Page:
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6 air crash victims were from Chicago

CHICAGO — Four of the six people who died when their light plane crashed in West Virginia were members of a Chicago aviation club, the club president confirmed Sunday.

The plane crashed at 1:37 p.m. Friday in a mountainous, wooded area 2.5 miles from the Tri-State Airport near Kenova, W.Va., according to National Transportation Safety Board spokesman Peter Knudson.

"The weather was heavy snow at the time," Knudson said. "There were six people on board, all fatally injured."

Although West Virginia authorities had not officially identified the victims by Sunday, dozens of friends and family members gathered at the American Polish Aero Club to reminisce about the club members they say were aboard the twin-engine Piper PA-34.

Earlier Sunday, about a thousand mourners gathered at St. Constance Catholic Church in Chicago for a memorial service for the victims, according to the pastor.

Club President Chester Wojnicki identified the members killed as Kazimieri Adamski, Wieslaw Dobrzanski, Irenevsz Michalowski and Stanislaw Matras. Wojnicki did not know their ages.

Also aboard the plane were Monika Niemiec, 26, a reporter for a Polish radio station based in Chicago, and her father, Stanley Niemiec, who was along for the ride, Wojnicki said.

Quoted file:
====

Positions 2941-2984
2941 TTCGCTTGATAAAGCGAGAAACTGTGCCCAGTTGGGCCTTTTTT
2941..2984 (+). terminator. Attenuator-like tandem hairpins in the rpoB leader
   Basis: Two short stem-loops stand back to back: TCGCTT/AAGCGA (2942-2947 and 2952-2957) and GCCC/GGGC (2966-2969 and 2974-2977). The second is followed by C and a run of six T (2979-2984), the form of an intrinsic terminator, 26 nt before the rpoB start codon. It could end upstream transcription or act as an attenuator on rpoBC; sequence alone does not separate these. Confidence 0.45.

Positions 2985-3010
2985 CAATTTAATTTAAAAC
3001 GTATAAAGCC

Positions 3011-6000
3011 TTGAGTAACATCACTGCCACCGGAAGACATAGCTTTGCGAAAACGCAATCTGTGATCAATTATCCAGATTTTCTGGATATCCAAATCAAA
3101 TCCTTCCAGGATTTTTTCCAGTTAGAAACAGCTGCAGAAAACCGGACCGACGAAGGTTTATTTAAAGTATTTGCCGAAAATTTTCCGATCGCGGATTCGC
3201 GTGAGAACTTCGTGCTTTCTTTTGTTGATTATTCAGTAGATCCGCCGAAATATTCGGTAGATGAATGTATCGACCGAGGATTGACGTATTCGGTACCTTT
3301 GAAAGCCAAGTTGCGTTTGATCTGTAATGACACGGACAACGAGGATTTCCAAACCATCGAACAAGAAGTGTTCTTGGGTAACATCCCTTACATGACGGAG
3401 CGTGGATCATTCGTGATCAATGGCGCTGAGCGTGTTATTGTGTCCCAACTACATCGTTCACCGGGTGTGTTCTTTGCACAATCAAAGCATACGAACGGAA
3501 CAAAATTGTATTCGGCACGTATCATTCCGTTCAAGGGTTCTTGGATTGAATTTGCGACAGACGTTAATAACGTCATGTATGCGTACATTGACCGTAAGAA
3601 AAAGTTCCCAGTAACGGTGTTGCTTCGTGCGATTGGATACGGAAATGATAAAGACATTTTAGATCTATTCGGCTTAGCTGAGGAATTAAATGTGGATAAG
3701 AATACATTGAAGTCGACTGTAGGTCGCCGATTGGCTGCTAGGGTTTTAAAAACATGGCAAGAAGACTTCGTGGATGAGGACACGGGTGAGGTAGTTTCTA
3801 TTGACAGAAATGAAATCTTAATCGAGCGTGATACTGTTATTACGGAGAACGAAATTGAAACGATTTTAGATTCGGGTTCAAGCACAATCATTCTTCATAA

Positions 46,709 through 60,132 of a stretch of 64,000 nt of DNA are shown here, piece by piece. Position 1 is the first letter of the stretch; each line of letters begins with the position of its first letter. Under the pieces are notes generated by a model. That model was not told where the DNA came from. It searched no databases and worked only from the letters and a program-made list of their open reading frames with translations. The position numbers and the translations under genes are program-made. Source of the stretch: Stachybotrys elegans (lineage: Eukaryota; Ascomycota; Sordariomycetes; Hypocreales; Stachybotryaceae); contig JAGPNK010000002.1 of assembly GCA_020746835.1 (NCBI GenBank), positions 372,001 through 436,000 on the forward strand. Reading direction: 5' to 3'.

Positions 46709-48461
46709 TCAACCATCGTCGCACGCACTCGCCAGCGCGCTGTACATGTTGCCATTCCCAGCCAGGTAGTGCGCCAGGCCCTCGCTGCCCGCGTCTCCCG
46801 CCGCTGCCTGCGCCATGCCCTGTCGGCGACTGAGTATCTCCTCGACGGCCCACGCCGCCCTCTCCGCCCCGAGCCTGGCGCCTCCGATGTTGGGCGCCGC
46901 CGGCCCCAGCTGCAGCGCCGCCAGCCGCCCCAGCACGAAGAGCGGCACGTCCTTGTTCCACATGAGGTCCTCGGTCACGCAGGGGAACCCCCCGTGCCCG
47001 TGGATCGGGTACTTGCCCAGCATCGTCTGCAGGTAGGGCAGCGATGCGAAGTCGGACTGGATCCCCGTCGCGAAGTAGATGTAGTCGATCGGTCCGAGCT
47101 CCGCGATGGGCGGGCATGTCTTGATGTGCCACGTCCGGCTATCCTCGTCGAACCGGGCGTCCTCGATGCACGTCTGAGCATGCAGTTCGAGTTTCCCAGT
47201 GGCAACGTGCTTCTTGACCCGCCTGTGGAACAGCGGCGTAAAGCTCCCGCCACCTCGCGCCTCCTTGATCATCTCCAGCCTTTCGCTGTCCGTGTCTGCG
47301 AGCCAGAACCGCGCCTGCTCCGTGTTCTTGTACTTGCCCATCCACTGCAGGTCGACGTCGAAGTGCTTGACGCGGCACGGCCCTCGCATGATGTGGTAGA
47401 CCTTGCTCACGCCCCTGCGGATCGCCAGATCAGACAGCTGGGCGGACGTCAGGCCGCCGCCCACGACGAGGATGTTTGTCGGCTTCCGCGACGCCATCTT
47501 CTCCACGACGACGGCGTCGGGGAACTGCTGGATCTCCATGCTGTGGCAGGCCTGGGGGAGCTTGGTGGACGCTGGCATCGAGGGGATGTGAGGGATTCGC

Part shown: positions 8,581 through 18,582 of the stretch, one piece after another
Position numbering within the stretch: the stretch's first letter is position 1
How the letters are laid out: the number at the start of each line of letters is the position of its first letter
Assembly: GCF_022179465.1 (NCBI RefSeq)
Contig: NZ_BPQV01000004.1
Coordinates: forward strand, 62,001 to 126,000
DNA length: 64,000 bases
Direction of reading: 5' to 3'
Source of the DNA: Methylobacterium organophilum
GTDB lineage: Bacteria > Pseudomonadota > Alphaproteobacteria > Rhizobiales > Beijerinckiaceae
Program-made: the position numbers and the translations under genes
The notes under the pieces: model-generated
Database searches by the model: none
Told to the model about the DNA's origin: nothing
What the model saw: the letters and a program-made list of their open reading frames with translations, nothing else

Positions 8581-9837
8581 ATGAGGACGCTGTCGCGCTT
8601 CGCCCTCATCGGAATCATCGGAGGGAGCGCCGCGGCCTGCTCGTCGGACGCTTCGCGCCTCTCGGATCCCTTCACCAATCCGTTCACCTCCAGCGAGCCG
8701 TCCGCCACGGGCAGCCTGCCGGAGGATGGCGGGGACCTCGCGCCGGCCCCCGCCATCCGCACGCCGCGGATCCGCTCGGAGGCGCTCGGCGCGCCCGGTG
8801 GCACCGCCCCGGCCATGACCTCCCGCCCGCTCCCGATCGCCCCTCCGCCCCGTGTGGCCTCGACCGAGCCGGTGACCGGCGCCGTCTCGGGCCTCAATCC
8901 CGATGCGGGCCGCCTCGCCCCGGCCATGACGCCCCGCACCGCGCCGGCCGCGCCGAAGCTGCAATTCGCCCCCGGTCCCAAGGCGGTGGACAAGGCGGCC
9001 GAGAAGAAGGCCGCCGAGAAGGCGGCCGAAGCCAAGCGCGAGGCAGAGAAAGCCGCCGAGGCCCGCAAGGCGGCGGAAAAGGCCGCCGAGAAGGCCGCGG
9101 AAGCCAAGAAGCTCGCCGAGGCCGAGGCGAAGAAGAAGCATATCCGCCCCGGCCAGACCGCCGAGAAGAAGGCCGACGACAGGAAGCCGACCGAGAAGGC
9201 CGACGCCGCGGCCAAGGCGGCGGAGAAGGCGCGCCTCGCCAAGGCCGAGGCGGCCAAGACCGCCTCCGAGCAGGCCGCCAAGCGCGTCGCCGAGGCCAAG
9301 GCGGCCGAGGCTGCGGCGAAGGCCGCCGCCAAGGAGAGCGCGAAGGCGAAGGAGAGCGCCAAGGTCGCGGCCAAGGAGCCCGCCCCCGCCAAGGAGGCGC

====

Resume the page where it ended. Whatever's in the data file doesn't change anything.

The group left from Lake in the Hills, Ill. It was headed first to Charlotte, N.C., and then to Clearwater, Fla., to look at two planes for sale, Wojnicki said.

The crash happened en route to Charlotte, Wojnicki said. It remains unclear who was piloting, he added.

The group was looking to buy a plane to pull glider planes, he said. Gliders need a plane with an engine to get them into the air to be released, he said. The club, which has about 60 members, flies regular planes, and in the warmer months, gliders.

Bogumil Adamski, 29, lost his uncle, Kazimierz Adamski, in the crash.

He said his uncle was born in Poland and always dreamed of coming to the United States and learning to fly. He had his pilot's license for more than 14 years, his nephew said.

"It was his dream," Bogumil Adamski said.

The American Polish Aero Club meets in office space on the second floor of a small shopping mall, where all the stores sell Polish-made goods, and all signs are in Polish.

Dozens of people came to the club Sunday afternoon for coffee and desserts as they looked over thick photo albums showing members at club picnics, at banquets and in planes.

The picnics and banquets are annual events for the 17-year-old club. Its brochure includes a note in English saying it's the largest Polish flying club outside of Poland.

The NTSB is investigating reports that the aircraft was low on fuel and having difficulty finding the airport, which is about 13 miles west of Huntington.

"Visibility was low, about half a mile," Wojnicki said. "He declared an emergency because he was low on fuel."

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